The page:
R.W. Norman Moon; M.W. Gary Henningsen, D.D. Jens Meyer, honored guests; ladies; brother Masons; sisters of the Eastern Star; ladies; gentlemen; friends and neighbors. Thank you for being here today.
Our purpose this morning is to honor the community of which we are all part. The community we know as Monticello stretches beyond the village limits, and back in time nearly two centuries. John and Samuel Jones came to the frontier to get rich, I'm told. They brought with them workers, including African-Americans, by whose sweat a town arose from the hemlock wilderness. The Jones brothers had frailties and faults like all humans. They were men of their time. But we can learn from their example. While we do not place them on a pedestal, we honor them and all the men and women of their era for the groundwork they laid.
Over here is the grave of Platt Pelton, who local history books tell us was a banker. Like the Joneses, he was also a Freemason. In fact, Brother Pelton owned the land on which was constructed the first Masonic Temple. A smart businessman, he retained title to the land on which the Temple stood and when the Sullivan Lodge #272 "went dark" Brother Pelton took possession of the building. He was a businessman.
I want to thank a few people:
First, I want to thank my beautiful wife Carmen, for assisting with the project and for supporting me. There's no one better. Carmen is sitting over here. Would you stand up? Thanks also to Moish Kleinberger, the Worshipful Master of Monticello Lodge, for appointing me to chair the Lodge History Committee, and for supporting this worthy project, as well as to D.D. Jens Meyer. Members of the Lodge History Committee include myself, Moishe, David Silverman, and Arnold Levy. Participating on the joint committee is the Mayor of Monticello, Bro. Jim Kenny, owner of Kenny-VanInwegen Funeral Home. Representing the Hon. Anthony Cellini, is Town Historian Marjorie Smith and her husband Mr. Bill Smith. They couldn't be with us today either, because of illness. Also, Mr. James Slater of the Sullivan County Historical Society. Thank you.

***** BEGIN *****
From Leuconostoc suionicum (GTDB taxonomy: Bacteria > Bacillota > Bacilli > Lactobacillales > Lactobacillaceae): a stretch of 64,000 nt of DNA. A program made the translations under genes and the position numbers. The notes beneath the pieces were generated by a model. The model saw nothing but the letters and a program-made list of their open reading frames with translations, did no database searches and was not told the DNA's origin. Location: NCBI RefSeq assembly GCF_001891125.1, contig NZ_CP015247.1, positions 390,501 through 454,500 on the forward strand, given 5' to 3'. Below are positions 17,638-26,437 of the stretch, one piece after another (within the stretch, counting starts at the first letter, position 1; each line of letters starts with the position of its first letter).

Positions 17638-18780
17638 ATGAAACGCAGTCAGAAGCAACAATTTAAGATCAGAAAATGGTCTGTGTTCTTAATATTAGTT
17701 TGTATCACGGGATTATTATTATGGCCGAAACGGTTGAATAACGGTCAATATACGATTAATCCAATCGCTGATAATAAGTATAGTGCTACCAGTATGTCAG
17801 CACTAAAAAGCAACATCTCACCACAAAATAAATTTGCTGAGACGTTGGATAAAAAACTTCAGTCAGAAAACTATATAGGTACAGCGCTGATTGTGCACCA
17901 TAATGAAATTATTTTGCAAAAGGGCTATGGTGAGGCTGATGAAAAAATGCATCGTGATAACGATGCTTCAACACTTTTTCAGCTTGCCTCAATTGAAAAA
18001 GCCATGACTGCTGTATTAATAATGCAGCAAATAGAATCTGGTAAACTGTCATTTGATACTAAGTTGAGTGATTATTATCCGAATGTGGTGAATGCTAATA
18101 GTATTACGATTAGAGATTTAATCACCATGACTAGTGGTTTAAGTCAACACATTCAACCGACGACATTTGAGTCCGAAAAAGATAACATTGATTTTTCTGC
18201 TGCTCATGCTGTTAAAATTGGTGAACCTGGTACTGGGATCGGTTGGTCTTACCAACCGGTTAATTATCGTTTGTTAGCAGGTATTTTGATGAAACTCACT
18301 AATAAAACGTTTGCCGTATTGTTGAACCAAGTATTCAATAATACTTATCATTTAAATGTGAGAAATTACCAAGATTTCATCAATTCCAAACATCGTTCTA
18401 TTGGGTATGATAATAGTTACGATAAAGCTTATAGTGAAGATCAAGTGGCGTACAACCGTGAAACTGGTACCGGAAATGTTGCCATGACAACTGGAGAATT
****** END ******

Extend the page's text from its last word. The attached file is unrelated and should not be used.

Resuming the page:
We can all thank the band of merry workmen who recently righted the stones on the Jones plot, which we can see, and did landscaping. On your green program, you can see the stones' condition until just this week. Tom Warren, George Dexheimer, Harold Knapp and Jens Meyer came to the cemetery to do what I understood would be some weed-whacking, assisting the Town highway crew. I guess they got onto a roll. We'll hear more from Jens, I think, about how they raised the obelisks. That was wonderful.
Finally, let me thank The County of Sullivan, including elected officials, administrators, and coworkers. That includes John Everett, the custodian who lent his personal truck to move County-owned chairs over here today. Some of you know I am a staff member at the Continuing Day Treatment program. My supervisors, Ken Wiley, Dr. Bob Havlena, Dr. Martin Woodard, and Dr. Jacob Romo, have supported this activity from the beginning. Each of them deserves thanks and recognition.